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David Laurila grew up in Michigan's Upper Peninsula and now writes about baseball from his home in Cambridge, Mass. He authored the Prospectus Q&A series at Baseball Prospectus from February 2006-March 2011 and is a regular contributor to several publications. His first book, Interviews from Red Sox Nation, was published by Maple Street Press in 2006. He can be followed on Twitter @DavidLaurilaQA.


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Brian Mc
Member
Brian Mc
3 years 8 months ago

Great article. I get the pleasure of listening to Cone on the Yankees broadcasts, and he has become one of my favorite baseball minds.

Interesting to hear that he used advanced metrics to win some arbitration cases in the early 90’s.

Zack D
Guest
Zack D
3 years 8 months ago

IMO pretty impressive – always thought arbitration was about convincing the arbitrators that you have the stronger case. If the arbitrator doesn’t know about the advanced metrics, you basically have to teach him/her and get them to believe in it after just a few hours.

chuckb
Member
chuckb
3 years 8 months ago

They really need to hire him for national broadcasts. He’s really terrific and would be a huge asset to MLB network or Fox broadcasts.

Dan
Guest
Dan
3 years 8 months ago

Cone is great in the booth–it’s a totally different broadcast when he’s in there (with anyone besides John Flaherty). It’s a shame that YES moved him out of the booth for a year in 2011.

AMAC
Guest
AMAC
3 years 8 months ago

Didn’t he go and do something for the players union that year?

jason
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jason
3 years 8 months ago

I don’t know, Dan and Brian…Cone’s not in John Sterling’s league when it comes to advanced analytics…

Joshua Fortunatus
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Joshua Fortunatus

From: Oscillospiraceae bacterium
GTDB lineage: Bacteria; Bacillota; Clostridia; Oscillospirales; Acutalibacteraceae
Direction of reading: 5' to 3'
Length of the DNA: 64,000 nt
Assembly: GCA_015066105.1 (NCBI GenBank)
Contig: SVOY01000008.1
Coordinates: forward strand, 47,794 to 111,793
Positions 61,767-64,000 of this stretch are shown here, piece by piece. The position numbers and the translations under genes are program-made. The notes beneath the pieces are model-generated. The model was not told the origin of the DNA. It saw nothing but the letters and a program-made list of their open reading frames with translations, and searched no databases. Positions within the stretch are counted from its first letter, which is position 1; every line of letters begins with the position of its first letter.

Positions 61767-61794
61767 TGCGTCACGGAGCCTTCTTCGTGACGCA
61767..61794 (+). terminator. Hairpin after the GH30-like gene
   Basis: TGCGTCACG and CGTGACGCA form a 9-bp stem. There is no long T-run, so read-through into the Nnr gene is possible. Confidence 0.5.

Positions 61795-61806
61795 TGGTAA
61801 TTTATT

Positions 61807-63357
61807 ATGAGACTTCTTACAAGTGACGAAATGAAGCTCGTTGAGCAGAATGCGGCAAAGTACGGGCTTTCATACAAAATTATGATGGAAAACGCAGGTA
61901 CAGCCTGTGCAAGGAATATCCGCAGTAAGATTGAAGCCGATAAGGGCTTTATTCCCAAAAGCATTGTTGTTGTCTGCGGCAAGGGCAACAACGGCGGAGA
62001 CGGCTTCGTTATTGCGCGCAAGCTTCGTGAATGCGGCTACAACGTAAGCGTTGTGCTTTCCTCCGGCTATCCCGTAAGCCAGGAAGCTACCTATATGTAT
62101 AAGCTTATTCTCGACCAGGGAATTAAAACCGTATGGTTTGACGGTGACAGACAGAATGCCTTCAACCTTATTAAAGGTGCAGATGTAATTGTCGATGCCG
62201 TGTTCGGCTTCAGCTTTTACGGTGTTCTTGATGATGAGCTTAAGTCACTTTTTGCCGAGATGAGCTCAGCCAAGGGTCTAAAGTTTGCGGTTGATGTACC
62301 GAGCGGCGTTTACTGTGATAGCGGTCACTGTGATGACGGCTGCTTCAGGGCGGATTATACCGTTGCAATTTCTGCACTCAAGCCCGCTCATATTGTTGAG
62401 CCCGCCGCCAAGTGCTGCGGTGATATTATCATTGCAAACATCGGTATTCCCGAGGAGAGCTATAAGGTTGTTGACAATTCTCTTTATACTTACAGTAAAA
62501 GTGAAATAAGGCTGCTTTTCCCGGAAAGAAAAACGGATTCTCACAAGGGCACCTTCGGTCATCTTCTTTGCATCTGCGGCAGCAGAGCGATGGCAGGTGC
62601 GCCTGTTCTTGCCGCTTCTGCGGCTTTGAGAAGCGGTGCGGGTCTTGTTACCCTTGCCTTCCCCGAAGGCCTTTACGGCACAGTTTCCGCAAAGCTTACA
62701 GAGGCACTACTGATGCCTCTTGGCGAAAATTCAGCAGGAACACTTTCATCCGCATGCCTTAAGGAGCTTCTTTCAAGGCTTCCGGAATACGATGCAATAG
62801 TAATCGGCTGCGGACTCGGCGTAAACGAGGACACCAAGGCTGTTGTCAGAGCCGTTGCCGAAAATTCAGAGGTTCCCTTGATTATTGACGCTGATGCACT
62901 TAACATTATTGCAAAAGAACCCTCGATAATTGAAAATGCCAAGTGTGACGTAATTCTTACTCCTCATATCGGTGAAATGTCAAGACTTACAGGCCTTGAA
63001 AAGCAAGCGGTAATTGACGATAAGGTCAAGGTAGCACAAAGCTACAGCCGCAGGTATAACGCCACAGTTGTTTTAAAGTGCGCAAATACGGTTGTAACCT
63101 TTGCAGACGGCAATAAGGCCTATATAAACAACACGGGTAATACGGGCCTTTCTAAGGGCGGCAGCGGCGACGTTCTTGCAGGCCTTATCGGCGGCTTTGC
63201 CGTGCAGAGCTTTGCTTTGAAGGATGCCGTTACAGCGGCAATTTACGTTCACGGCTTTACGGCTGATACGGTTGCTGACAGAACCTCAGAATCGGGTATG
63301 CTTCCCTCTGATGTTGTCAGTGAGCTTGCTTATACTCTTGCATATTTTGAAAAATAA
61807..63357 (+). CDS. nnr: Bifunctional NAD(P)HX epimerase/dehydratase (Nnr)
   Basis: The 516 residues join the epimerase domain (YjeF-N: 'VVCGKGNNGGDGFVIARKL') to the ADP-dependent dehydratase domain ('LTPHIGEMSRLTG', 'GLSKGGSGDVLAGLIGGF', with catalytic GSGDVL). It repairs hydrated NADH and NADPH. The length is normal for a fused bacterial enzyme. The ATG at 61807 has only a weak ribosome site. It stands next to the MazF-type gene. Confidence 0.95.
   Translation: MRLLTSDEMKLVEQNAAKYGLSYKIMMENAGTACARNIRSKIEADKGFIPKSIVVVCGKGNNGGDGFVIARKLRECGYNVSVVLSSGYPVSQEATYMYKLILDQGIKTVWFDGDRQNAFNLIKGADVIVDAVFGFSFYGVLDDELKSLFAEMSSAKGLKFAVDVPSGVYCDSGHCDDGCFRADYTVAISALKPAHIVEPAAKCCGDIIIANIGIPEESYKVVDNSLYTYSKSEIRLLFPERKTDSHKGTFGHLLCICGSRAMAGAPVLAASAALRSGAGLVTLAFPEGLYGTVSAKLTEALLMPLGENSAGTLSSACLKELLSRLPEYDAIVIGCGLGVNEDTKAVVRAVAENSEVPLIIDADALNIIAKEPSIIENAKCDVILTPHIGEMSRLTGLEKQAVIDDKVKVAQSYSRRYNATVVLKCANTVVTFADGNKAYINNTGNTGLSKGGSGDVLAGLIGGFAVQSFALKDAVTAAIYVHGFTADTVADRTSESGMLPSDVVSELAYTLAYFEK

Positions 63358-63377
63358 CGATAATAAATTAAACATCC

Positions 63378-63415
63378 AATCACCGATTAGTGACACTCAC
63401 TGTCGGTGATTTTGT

3 years 8 months ago

Cone doing color and Singleton doing PBP is the best YES team.

Dean Travers
Guest
Dean Travers
3 years 8 months ago

I like when Coney told Singleton that he had a higher WAR than Baylor in ’79 when Baylor was the MVP.

Matt
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Matt
3 years 8 months ago

Good article, but this is more of an “A: David Cone” isn’t it? I don’t see any questions.

Mike B.
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Mike B.
3 years 8 months ago

David Laurila is an interview ninja whose questions are so stealthy you can’t see them.

Drew
Guest
Drew
3 years 8 months ago

I’d rather hear some of his stories about his non on field stuff. Mr. Cone was apparently more blessed in other anatomical than he was blessed with a great arm. And he had an amazing arm.

Some guys have all the luck.

Jason H
Guest
Jason H
3 years 8 months ago

He is a great commentator. If you enjoy watching pitching, he was also a joy during his Yankees years. For pitching fans, those Yankees teams were a lot of fun to watch, in fact. Cone and El Duque were incredibly creative. Then David Wells would go out and show how pinpoint control and attacking hitters can produce great outcomes and 2 hour games. …not to mention the great Mariano. ….yes, those were the days…

Mark L
Guest
Mark L
3 years 8 months ago

David was my favorite pitcher growing up and has been one of the better analysts the Yankees have though he has been on again off again through the years as far as working in concerned. He obviously has more statistical chops than any analyst I’ve heard (though I’m no expert about every team’s broadcasts). It’s always fun to hear about his wing-man duties for David Wells. Wells seems like the wild loud guy everyone notices but Cone is the silent prankster able to keep up. But I digress. More Cone, less Flaherty/Kay/Lou, in my humble opinion.